"The response is intended to increase pressure progressively on Republicans and Nationalists. This might result in a crisis for the Assembly and Executive. But if that arises we must do all that we can to put responsibility on republicans."
This is about crisis and suspension and putting the blame on Republicans. We must remember that all these institutions are entwined, so that if one falls, they all fall. In his own proposal, after saying that he will not nominate Sinn Féin Ministers for North/South Ministerial Council meetings, the First Minister goes on to put demands on almost every other party to the Good Friday Agreement.
He demands that the Independent International Commission on Decommissioning (IICD) be proactive in fulfilling its mandate; he demands monthly reports, sets deadlines and prescribes timetables. He warns that if either of the two Governments, or any other party, interferes with this, he will progressively terminate meetings of the North/South Ministerial Council and the British- Irish Council. He then demands that the Government convene a formal review and put a moratorium on policing. After setting us all these tasks he is going to set up another Ulster Unionist Party meeting in January to decide whether we have all performed well. Somewhere he has said that he has had twenty-one meetings of the Ulster Unionist Council.
I read the draft Programme for Government. I have criticisms of its being aspirational — many people have spoke of its being definitively too aspirational — and sustainability is a recurring problem. There is a substantial difference between the programme and the Budget, which is to be discussed tomorrow. This whole debate is aspirational: the sustainability of the Assembly and the other institutions is under scrutiny, because David Trimble is involved in their collapse. That is what we need to rectify and what David Trimble needs to rectify.
Given the number of points raised and the fact that I have only five minutes in which to speak, I am not going to be able to cover everything. Several issues recurred in Members’ comments, and I want to deal with some of them.
First, we had criticisms that this is too aspirational, too visionary. Others seemed to imply that there was not enough vision, that the document was too prosaic. The fact is that in embarking on this Programme for Government, the Executive has tried to come up with the right balance between a clear vision — where we want to take this society under these new institutions — and a real sense of mission, in other words how we will use the responsibilities and resources that fall to us as a regional Administration. Clearly our resources are not as we would want them to be, and, in many cases, our responsibilities are not as complete as we would want them to be. Nevertheless, we have to meet those responsibilities and manage resources. That is what we have tried to do, in a planned way, in the proposals we have brought forward in the Programme for Government and the draft Budget as well.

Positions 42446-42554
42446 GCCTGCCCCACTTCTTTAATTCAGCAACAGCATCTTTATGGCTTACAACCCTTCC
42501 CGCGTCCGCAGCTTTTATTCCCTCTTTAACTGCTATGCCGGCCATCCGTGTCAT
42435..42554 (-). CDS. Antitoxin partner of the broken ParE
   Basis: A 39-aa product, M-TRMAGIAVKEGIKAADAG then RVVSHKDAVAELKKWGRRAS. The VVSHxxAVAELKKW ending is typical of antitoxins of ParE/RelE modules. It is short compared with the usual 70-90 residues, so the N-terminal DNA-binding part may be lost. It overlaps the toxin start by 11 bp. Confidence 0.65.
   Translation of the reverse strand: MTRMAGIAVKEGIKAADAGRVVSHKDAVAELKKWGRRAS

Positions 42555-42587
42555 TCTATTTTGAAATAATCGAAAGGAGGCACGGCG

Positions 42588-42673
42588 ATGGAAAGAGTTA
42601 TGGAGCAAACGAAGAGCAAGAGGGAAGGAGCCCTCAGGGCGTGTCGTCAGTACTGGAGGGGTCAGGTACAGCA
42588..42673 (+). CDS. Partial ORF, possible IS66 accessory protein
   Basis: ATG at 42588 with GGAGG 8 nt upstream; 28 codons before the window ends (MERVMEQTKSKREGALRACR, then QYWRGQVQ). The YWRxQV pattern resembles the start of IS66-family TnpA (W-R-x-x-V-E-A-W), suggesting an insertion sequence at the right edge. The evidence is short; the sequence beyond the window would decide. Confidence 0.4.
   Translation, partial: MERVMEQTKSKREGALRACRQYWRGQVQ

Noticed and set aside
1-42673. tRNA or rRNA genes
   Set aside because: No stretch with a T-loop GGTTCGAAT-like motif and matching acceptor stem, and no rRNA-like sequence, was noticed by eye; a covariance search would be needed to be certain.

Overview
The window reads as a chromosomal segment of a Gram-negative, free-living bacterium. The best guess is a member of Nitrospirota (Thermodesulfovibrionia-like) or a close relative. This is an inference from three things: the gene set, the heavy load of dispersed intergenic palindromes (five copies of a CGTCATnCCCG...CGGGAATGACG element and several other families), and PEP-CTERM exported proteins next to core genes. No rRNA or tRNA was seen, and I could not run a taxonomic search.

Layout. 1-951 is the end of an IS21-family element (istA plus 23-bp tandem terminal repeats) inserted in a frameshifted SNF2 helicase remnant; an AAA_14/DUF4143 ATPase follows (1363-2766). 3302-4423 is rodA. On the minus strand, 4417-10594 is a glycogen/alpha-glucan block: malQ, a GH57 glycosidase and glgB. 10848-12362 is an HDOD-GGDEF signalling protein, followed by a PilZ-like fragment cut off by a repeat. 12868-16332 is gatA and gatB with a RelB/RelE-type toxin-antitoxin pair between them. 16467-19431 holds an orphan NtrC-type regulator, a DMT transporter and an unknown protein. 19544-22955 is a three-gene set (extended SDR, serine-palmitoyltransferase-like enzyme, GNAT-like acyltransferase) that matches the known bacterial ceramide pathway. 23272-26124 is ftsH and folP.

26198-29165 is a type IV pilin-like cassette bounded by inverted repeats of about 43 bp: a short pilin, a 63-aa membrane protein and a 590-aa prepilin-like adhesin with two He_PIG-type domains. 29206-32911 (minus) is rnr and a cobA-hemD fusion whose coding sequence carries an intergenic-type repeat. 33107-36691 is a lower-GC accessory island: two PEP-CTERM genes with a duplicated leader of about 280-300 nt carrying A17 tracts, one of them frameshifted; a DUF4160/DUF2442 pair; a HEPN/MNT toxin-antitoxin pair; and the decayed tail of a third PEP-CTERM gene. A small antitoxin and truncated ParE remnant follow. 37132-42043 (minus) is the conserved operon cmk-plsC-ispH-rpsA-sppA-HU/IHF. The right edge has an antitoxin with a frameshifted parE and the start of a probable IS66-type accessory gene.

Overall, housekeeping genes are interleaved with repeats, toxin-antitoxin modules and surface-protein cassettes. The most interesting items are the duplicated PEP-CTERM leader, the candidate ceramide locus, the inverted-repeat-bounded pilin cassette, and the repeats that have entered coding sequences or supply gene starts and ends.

The whole Executive Committee agreed this Programme for Government. They also agreed that the draft Budget for the next financial year was consistent with it and would help to enable the aims of the programme to be discharged. This is a draft Programme for Government, and tomorrow we will be discussing a draft Budget. This programme is a multiannual prospectus; the Budget proposals that have been tabled to date relate only to the next financial year.
Some Members indicated that they would have preferred more detail about public service agreements, et cetera. More detail would be welcome, and it will be forthcoming. However, if the Executive had waited until it had the detailed public service agreements worked out for every Department, for every area of spend, and had then presented a draft programme in those terms, people would have said "No, you should have presented a more general draft. We would then have decided on the priorities and principles from which the public service agreements should flow." Members cannot have it both ways — wanting us to consult and then criticising us because we have produced a document that is clearly for consultation. This is here for further elaboration, for further work and for development. The Assembly will have the detailed public service agreements in a consolidated Programme for Government in January, to be decided in February.
The Assembly and its Committees have the opportunity to follow through on many important detailed points that concern Members today. Points were raised in relation to several areas. Environment seemed to get most attention in this session as regards sustainable development and how we understand that concept. Consistent with the Programme for Government, the Minister of the Environment, Mr Foster, will bring forward more details to ensure that sustainable development receives the sort of comprehensive, joined-up approach required, as it affects all aspects of public policy and public management.
Members have asked for detail on certain points. The Departments will provide that detail as they develop, in consultation with the relevant departmental Committees, the detailed actions and targets necessary to bring forward informed and articulate public service agreements. Those points will be brought forward in due time, whether they relate to housing, education or water and sewerage.